The City Council voted unanimously Tuesday to uphold a Planning Commission decision that denied approval of a proposal to counsel thousands of parolees each year at a rehabilitation center in Lemon Grove.
While expressing support for the Community Transition Center—a program designed to help keep offenders from being locked up again—council members agreed locating it at the McAlister Institute was wrong for the community.
Resisting the top guns of San Diego County law enforcement, council members sided with the Planning Commission's decision, as well as residents who expressed a number of concerns.
“Enough is enough,” Councilman Jerry Jones said. “The neighbors in this neighborhood have shouldered the burden long enough.”
Set back from the street behind Sungarden Terrace nursing home, the Skyline Drive facility sits in the middle of a dense single-family residential neighborhood. Over the years, the 180-bed rehabilitation center has grown as it increased the number of beds available in its drug and alcohol treatment program for adults, and a long-term residential recovery program for mothers and children.
A crowd of about 80 people attended the meeting at the Community Center, including District Attorney Bonnie Dumanis, Sheriff Bill Gore, Chief Probation Officer Mack Jenkins, and Health and Human Services director Nick Macchione, who were on hand to support the appeal being made by the institute’s CEO, Jeanne McAlister.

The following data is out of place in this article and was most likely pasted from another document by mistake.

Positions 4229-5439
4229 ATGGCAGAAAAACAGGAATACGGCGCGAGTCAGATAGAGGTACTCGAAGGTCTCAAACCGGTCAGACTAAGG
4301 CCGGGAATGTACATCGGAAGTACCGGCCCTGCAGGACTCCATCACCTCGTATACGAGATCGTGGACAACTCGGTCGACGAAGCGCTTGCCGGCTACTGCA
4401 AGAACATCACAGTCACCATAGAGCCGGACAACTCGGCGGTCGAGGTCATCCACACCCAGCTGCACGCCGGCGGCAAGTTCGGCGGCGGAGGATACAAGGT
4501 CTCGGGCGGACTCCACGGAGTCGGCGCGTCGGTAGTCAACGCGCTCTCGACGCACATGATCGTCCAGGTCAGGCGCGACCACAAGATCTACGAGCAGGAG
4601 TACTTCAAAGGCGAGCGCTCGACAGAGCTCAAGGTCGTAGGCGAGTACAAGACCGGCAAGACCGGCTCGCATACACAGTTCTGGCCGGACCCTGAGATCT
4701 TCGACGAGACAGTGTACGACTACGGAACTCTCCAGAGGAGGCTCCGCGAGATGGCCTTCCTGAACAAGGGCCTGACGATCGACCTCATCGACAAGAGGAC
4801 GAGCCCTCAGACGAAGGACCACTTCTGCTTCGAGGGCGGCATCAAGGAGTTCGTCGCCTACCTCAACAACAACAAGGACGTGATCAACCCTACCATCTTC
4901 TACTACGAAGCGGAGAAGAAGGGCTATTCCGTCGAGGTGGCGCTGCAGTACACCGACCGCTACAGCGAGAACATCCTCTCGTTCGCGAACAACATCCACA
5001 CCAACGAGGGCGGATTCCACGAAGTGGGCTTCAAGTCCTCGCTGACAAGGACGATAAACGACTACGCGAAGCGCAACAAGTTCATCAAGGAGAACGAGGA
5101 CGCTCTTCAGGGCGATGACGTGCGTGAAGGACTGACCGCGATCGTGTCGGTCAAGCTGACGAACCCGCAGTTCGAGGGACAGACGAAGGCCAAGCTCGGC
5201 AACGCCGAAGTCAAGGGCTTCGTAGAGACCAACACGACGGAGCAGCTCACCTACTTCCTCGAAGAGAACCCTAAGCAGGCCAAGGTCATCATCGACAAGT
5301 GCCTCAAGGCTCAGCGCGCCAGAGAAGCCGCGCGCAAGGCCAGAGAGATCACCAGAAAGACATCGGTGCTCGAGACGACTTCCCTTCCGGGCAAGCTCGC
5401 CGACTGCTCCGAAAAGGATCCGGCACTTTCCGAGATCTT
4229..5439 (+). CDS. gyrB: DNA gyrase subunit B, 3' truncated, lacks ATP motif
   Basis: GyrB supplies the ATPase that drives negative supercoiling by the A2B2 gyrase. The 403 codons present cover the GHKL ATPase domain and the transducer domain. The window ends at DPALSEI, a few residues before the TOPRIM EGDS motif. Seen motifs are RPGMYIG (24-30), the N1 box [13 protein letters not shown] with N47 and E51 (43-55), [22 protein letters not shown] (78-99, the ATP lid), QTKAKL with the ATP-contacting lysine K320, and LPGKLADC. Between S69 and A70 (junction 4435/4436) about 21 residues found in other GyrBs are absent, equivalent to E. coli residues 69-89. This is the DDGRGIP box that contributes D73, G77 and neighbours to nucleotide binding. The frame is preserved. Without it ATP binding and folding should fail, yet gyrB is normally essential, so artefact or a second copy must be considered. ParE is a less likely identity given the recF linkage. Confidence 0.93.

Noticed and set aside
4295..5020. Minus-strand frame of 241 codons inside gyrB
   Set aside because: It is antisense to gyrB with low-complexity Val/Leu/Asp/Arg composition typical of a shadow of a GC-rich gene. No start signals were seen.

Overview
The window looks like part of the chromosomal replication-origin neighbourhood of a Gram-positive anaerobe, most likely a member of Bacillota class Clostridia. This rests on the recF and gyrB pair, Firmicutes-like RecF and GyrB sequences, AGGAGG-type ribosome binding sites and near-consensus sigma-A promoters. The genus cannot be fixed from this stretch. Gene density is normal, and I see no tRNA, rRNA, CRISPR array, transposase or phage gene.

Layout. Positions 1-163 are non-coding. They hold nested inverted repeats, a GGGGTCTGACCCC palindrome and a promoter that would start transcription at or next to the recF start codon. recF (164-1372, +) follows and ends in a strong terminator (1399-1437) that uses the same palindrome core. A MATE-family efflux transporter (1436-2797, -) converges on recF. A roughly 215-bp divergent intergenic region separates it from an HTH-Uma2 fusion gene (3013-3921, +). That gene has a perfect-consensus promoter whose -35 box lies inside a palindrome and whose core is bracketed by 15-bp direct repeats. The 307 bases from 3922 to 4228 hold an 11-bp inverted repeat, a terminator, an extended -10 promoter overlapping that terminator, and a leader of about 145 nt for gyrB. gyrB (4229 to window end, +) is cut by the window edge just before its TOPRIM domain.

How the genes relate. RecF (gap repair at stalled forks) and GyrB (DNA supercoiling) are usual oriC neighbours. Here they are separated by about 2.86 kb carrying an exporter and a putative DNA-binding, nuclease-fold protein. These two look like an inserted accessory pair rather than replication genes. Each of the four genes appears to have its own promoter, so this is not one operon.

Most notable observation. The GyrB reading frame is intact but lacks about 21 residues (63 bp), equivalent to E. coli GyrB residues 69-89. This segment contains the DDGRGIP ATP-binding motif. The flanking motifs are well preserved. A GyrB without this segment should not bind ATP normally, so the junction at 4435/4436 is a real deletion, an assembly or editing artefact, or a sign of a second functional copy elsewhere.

More than a dozen residents spoke to council members in opposition of the project. Those speaking in favor of the proposal included a local business owner, a registered nurse and a resident who regularly addresses council members to advocate for the homeless. The supporting minority appealed for compassion.
“Instead of saying ‘not in my backyard,’ which doesn’t show compassion, we said ‘there but for the grace of God,’?” one commenter stated.
Council members were unmoved.
Howard Cook put himself in the shoes of residents who live near the facility.
“How would I feel if it were across the street from my house? I wouldn’t want to live there,” he said.
Mary England said she supported the institute in 2009 when they expanded their services to create the residential Kiva program for mothers and children.
“We were compassionate as council members at that time,” she said. “Unfortunately this project just doesn’t fit into where we need to have it.”
George Gastil agreed.
“I have a lot of respect for the McAlister Institute—and no shortage of compassion,” he said. “It really comes down to the question that [the program] doesn’t belong in a residential neighborhood.”
The Planning Commission rejected the institute’s proposal at its July 23 meeting, citing potential harm to the general welfare of the community and incompatibility with surrounding land uses.
The Community Transition Center would have been the site of a first-time program in the county to assess about 2,085 parolees each year immediately following their release from jail. The program is an effort to reduce recidivism by getting to offenders before they have a chance to enter the community and reoffend, by evaluating them for needed services such as drug treatment, housing assistance and job training.